Wednesday, 2 October 2013
Mark 7: The Best Protection
Today’s post, “The Best Protection,” was written by Meredith Bowman.
Don’tcha just love the Pharisees? Whenever I read about them in Scripture I’m usually shaking my head at those poor clueless fellas. I often picture them in their long robes running around town, wagging their fingers in disapproval with their Scripture boxes stuck to their foreheads.
But this week was different. After studying them in Mark 7, they became less a side show at the circus and more a tangible warning of my own temptations.
Protecting the Law
This section unfolded slowly for me, beginning with “the traditions of the elders.” As Rondi quoted in the opening post, these traditions involved “building fences around the law.” Daniel C. Juster offers a helpful explanation:
“The basic thinking is as follows: We do not want to violate the Torah. If we create extra laws to protect the Torah, and we obey those extra laws, then we will not come close to disobeying the Torah.
…The Torah exhorts us to not boil a kid (a baby goat) in its mother’s milk. …To protect this law, Rabbis decided that eating milk and meat together, even if not from the same animal, should be avoided.
Once this was accepted, they determined that we needed to have hours of separation between meat meals and milk meals so that milk and meat will not be cooked together in our digestive system.
Once this was accepted, we were required to have separate dishes for milk and meat since there is a possibility that particles of meat or milk may be left on the plate and get mixed and eaten. In the case of Kashrut, a new fence is made for each new rabbinic law!”
This was an eye-opener for me. I started thinking about my own life and wondered if had I erected any fences. Yikes. I could see them all over the place. Suddenly I wasn’t laughing at the Pharisees any more.
Protecting My Kids
Some of the fences I had built didn’t keep sin out so much as keep it in. Like the Pharisees, I was clean on the outside, but inside the dirt was still there.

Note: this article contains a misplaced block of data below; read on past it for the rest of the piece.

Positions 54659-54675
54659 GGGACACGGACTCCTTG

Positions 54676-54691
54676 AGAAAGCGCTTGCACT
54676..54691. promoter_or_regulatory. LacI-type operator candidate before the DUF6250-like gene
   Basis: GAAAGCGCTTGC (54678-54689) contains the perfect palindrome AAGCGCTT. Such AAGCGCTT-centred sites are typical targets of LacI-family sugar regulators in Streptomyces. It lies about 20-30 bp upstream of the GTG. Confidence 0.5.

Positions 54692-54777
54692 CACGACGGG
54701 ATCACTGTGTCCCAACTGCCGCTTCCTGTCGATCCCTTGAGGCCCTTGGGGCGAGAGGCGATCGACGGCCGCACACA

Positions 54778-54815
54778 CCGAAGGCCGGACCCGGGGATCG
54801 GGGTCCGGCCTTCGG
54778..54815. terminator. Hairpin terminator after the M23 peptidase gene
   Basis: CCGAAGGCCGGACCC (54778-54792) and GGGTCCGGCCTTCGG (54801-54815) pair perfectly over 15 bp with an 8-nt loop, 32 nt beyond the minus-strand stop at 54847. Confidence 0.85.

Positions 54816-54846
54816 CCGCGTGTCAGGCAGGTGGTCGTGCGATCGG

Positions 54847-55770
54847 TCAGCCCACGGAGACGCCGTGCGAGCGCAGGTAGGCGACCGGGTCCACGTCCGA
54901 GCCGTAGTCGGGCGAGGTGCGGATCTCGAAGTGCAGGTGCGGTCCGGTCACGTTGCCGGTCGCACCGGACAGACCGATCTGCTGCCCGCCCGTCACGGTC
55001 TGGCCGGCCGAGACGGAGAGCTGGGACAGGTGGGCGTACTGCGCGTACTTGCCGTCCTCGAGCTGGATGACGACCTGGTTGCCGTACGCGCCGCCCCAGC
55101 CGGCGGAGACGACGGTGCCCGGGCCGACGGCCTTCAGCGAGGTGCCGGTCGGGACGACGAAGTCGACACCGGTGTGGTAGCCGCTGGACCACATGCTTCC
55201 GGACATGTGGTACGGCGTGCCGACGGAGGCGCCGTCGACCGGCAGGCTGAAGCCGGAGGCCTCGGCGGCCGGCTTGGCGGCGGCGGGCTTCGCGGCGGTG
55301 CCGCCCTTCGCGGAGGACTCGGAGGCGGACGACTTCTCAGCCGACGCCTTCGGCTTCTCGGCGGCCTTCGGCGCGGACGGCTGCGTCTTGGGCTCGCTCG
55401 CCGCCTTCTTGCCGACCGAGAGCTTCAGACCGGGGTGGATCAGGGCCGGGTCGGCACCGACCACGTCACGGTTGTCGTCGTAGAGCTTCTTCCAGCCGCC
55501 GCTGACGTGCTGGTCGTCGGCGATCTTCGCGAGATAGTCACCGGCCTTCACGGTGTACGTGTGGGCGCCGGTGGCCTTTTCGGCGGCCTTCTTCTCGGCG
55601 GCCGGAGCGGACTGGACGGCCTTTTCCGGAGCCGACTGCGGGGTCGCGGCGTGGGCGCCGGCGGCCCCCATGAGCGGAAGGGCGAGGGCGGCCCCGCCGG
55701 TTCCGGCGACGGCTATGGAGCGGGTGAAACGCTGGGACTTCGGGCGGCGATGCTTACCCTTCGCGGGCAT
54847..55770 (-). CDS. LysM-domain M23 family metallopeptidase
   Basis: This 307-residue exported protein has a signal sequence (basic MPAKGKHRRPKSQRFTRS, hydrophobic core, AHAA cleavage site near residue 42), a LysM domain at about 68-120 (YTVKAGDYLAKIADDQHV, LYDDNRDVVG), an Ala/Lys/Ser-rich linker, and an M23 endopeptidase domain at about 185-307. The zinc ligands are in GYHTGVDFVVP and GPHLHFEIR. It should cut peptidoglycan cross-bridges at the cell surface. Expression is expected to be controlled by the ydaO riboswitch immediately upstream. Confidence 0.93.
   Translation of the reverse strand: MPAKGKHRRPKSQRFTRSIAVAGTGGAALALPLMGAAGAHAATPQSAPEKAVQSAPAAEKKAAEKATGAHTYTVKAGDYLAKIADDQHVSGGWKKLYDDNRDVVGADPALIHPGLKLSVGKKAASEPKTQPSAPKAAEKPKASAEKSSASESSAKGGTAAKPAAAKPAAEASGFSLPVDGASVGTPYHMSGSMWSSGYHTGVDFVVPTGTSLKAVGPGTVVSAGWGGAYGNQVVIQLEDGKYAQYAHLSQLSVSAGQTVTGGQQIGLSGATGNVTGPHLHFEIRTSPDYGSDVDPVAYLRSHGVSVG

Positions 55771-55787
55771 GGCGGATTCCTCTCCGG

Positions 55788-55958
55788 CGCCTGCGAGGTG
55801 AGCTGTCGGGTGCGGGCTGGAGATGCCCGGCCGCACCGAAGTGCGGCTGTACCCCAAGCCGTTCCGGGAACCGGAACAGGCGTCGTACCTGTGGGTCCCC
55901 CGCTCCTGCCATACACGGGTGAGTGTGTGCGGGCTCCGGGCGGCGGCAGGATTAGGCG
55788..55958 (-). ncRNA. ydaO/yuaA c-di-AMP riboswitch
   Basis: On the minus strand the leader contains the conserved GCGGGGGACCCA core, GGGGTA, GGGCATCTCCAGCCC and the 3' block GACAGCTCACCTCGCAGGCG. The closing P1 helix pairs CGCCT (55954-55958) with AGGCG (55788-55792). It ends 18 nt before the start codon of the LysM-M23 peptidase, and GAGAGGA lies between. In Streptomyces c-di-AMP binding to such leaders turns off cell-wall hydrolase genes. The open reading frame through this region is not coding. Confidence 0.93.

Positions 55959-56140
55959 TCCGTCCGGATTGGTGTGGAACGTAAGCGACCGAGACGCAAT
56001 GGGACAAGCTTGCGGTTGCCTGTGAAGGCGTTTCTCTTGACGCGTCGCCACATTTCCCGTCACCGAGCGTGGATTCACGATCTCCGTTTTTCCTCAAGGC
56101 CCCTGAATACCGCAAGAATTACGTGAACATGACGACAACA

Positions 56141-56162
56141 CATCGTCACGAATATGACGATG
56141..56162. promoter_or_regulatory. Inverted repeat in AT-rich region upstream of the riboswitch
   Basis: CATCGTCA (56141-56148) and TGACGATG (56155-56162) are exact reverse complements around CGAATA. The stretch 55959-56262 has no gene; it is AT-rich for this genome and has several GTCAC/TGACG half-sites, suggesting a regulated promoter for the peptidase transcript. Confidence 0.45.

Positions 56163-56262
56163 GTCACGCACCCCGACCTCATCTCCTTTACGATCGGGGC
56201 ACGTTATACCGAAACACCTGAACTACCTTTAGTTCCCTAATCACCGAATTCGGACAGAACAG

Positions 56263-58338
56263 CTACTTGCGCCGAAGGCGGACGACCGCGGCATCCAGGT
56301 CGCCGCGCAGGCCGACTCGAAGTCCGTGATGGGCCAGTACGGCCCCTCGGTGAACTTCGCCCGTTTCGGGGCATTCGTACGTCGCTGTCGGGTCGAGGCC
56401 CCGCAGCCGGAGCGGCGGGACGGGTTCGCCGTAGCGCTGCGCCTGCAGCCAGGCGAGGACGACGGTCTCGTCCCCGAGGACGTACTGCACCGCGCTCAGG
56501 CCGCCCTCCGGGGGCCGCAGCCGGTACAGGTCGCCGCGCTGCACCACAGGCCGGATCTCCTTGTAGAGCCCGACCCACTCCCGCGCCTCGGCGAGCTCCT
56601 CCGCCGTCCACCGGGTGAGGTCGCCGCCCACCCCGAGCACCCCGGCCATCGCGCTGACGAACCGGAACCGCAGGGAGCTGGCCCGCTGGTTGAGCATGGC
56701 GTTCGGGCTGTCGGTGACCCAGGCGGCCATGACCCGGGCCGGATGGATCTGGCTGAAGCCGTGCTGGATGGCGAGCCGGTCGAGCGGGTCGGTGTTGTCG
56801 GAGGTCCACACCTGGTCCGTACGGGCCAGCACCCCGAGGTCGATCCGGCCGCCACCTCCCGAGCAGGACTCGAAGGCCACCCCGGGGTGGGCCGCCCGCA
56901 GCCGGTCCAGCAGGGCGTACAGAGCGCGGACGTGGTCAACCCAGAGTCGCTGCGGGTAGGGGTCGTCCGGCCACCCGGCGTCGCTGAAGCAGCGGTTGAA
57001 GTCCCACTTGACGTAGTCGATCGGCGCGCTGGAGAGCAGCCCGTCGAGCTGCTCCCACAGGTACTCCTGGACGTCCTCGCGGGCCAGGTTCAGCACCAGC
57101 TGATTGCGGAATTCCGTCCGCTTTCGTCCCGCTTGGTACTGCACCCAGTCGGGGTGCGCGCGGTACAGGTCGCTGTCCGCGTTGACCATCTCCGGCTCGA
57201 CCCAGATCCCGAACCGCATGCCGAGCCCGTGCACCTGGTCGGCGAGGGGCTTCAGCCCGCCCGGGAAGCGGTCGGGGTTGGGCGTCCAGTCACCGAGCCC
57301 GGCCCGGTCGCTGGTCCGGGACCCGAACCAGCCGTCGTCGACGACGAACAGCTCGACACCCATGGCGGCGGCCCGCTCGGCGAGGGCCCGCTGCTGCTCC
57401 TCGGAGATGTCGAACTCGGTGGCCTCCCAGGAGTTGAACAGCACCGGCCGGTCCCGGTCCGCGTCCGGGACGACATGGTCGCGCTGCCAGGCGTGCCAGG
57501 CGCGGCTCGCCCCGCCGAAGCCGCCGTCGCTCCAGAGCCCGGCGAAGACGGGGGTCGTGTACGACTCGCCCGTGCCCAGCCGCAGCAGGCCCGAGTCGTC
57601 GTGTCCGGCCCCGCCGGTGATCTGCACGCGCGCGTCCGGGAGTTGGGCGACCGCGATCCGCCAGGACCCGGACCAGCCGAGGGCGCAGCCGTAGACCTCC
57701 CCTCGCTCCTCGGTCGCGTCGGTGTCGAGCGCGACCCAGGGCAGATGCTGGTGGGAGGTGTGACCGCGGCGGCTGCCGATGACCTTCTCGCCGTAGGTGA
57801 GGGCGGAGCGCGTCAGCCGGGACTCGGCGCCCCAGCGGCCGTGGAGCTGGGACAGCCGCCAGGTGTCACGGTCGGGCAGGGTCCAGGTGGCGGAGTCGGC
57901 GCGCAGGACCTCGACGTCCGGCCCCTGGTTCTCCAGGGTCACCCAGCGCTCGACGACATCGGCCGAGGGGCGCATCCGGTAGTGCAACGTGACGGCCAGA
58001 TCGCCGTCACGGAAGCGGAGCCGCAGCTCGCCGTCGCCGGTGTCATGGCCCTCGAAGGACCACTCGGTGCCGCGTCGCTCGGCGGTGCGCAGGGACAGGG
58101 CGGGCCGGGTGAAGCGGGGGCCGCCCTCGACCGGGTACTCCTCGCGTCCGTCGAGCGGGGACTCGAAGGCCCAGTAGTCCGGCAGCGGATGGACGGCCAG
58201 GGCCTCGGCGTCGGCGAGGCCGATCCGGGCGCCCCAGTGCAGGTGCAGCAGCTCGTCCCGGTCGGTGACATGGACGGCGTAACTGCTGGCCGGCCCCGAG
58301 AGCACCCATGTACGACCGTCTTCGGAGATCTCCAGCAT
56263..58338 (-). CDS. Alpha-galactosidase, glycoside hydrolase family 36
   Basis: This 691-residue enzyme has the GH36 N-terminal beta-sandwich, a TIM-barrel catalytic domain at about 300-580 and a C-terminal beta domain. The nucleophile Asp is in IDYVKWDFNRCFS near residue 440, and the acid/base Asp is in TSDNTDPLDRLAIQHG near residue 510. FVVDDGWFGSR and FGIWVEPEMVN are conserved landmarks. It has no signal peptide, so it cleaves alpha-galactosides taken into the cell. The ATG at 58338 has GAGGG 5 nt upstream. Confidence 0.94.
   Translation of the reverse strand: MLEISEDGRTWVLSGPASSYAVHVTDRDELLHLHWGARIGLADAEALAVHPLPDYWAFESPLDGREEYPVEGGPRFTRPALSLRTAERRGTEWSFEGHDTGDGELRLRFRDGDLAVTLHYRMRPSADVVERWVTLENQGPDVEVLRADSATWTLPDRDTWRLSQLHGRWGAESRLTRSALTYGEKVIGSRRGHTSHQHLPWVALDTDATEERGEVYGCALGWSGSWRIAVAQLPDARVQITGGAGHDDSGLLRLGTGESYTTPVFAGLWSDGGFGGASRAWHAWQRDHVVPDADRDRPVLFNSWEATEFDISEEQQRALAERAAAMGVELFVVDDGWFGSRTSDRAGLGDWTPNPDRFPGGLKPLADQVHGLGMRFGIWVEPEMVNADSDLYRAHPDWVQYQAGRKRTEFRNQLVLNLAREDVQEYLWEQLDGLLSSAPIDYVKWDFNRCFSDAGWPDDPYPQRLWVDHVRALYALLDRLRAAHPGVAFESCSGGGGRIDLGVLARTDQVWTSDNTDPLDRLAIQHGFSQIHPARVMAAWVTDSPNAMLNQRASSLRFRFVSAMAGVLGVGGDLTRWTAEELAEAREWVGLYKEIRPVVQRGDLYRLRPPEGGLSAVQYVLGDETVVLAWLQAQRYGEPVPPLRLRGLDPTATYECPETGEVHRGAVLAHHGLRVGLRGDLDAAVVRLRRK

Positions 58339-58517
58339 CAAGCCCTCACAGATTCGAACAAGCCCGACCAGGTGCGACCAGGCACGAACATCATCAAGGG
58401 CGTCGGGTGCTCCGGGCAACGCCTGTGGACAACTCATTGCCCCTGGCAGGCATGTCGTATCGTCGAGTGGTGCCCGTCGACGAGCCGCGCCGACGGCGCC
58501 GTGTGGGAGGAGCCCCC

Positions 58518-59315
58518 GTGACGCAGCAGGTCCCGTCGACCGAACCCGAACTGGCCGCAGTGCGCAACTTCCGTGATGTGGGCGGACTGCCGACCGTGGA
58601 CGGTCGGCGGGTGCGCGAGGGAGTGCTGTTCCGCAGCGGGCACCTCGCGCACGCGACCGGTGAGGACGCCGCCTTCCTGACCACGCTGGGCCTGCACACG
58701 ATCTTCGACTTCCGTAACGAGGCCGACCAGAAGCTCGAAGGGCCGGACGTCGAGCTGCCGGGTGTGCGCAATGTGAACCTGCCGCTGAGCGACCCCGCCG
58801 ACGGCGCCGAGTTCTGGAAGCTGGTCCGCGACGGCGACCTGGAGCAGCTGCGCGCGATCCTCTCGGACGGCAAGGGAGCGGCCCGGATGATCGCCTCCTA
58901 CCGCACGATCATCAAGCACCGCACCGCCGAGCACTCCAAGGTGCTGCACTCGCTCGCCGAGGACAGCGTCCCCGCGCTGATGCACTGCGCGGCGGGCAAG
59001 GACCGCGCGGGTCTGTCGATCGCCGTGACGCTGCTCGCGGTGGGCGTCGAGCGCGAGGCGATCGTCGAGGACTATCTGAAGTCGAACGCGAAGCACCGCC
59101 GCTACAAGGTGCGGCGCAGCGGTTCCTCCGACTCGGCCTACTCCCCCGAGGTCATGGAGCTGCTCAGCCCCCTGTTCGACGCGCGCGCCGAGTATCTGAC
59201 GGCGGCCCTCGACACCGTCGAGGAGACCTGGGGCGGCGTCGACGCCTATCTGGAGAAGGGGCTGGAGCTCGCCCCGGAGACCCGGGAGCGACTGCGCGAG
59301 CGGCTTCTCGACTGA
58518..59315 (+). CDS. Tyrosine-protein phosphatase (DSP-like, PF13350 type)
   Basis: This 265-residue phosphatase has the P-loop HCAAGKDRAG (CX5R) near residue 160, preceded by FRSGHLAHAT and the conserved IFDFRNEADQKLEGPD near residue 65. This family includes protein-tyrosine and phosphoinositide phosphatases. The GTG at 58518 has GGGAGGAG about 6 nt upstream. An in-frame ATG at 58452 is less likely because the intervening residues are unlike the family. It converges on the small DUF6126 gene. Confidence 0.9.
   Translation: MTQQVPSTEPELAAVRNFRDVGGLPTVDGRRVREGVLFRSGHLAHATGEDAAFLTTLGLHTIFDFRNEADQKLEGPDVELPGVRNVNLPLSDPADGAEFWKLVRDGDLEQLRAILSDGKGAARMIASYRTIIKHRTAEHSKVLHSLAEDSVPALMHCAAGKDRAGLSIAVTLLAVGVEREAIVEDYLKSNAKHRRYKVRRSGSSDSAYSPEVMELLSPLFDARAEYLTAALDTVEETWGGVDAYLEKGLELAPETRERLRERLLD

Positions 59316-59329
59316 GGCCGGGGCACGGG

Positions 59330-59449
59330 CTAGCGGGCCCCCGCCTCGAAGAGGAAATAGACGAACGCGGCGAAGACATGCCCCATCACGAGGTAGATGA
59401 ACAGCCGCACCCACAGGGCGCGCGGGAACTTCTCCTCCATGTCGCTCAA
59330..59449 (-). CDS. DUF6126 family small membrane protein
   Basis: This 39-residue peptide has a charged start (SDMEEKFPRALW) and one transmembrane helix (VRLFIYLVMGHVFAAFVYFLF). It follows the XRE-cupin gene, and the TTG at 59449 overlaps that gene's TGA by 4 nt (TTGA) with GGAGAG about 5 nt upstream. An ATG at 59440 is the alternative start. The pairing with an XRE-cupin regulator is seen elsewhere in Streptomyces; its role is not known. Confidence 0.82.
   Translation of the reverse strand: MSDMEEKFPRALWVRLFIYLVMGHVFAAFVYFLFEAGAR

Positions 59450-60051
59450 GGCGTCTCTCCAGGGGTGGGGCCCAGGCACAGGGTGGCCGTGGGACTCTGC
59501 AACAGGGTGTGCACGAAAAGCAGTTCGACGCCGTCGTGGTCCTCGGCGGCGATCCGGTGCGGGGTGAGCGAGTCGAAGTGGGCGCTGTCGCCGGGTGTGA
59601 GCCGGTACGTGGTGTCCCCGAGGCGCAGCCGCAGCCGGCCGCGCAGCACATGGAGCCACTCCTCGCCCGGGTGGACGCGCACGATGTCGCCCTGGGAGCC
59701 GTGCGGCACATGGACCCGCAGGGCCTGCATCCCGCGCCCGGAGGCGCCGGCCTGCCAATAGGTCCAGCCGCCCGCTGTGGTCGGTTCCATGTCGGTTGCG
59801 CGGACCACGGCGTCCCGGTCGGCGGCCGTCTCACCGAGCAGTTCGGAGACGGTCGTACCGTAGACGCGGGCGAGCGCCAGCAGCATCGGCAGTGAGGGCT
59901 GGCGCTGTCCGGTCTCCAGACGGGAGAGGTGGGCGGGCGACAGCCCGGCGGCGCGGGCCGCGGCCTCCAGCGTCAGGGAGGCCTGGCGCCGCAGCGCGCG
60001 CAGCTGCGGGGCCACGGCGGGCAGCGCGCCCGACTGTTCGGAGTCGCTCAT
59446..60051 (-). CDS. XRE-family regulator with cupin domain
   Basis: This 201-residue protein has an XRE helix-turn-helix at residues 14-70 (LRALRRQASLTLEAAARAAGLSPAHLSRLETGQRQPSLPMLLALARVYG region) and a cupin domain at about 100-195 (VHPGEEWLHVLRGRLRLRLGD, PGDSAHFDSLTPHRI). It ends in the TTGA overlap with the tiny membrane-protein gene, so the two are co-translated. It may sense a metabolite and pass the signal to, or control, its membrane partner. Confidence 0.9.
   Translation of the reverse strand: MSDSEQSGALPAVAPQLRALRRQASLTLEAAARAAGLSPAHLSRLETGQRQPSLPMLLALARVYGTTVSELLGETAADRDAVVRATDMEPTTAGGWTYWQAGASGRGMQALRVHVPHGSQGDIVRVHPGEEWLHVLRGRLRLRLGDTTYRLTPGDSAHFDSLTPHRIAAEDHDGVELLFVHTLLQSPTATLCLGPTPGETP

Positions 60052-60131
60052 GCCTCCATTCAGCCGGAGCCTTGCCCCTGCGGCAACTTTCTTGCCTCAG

I took my kids to the book fair at school today and said no to one of the books they wanted because I was concerned about potential unbiblical content. I left feeling pretty “clean” that I had protected my children with this fence.
But God loved me too much to let me remain in my deception. He showed me that this fence I had built was not actually protecting my children but protecting my laziness. I didn’t want to take the time to read a longer book and use it to help them evaluate their reading material from a biblical world view. Clean-yet-still-dirty. Yuck.
Not all fences are budding legalism. Some are helpful, built out of necessity to avoid certain temptations. For example, alcoholism runs in my family. Though I still enjoy alcohol, I have now “built the fence” of measuring my wine from time to time to make sure that my glass doesn’t turn into a punch bowl!
Personal fences become legalism when we impose them on others. God was kind to show me that, too. Thankfully I haven’t pulled out a measuring cup for my friend to use (yet!). But if I’m honest, I’ll admit that I keep my fence-building materials at the ready when I’m watching others choose. I really am not as unlike the Pharisees as I would like to think.
I could easily be discouraged at the many temptations this chapter has revealed. But as 1 Corinthians 10:13 reminds me, God will provide a way out so we can stand up under it. The “way out” is found in Jesus’ words to the Pharisees in Mark 7:6, “These people honor Me with their lips, but their hearts are far from Me.”
God wants my heart to be close to His. That’s my best protection. He wants me to live in constant communion with Him as He guides me along the path. He wants to bring the protection of conviction when I erect fences as a decoy. He’s my Shepherd, guiding me along paths of righteousness for his Name’s sake. And even if I stray, he will call me back,
and bring me safely home,
“no one will snatch them out of my hand.” John 10:27-28.